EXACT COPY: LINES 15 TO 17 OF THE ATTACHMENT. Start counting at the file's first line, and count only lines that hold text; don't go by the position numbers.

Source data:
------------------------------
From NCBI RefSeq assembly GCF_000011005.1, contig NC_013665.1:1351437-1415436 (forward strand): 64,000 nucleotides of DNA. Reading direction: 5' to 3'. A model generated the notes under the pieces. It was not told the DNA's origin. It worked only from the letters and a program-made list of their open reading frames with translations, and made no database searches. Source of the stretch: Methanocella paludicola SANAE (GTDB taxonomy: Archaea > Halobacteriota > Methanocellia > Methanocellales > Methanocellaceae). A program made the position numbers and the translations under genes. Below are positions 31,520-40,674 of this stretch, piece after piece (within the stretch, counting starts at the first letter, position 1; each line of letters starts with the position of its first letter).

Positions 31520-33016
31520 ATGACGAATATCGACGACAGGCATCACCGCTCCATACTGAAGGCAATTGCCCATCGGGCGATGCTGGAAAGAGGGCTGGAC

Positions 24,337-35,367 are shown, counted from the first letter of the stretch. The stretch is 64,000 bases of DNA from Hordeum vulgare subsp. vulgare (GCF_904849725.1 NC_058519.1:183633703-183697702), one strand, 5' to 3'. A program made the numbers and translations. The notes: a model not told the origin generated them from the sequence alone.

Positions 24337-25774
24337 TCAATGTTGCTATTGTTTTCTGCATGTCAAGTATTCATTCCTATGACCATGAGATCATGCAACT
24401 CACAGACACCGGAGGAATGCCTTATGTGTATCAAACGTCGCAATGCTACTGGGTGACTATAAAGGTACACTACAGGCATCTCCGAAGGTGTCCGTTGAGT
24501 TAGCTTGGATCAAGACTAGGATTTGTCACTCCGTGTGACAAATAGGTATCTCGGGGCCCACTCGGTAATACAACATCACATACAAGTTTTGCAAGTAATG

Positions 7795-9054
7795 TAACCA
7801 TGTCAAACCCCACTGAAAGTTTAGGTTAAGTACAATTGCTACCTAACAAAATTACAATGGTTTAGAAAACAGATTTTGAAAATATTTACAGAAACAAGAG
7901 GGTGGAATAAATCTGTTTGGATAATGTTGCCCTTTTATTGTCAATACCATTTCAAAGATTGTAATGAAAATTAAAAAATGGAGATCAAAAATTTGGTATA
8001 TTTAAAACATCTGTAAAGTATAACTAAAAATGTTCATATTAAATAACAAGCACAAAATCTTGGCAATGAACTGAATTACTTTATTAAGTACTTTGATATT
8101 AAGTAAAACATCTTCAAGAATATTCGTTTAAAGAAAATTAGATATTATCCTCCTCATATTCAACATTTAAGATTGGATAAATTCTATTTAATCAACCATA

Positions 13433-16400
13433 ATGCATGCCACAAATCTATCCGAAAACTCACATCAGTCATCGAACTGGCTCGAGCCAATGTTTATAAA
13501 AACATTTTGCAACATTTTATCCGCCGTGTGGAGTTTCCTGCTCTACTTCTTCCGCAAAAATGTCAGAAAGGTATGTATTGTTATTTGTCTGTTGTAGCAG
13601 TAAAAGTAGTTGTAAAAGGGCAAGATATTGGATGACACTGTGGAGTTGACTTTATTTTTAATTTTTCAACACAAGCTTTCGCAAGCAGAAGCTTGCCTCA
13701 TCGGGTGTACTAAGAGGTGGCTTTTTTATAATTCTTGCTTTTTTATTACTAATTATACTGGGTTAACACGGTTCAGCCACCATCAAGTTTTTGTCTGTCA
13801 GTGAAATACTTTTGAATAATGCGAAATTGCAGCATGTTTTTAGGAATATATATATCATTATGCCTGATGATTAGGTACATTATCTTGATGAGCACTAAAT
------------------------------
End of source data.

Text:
Positions 13433-16400
13433 ATGCATGCCACAAATCTATCCGAAAACTCACATCAGTCATCGAACTGGCTCGAGCCAATGTTTATAAA
13501 AACATTTTGCAACATTTTATCCGCCGTGTGGAGTTTCCTGCTCTACTTCTTCCGCAAAAATGTCAGAAAGGTATGTATTGTTATTTGTCTGTTGTAGCAG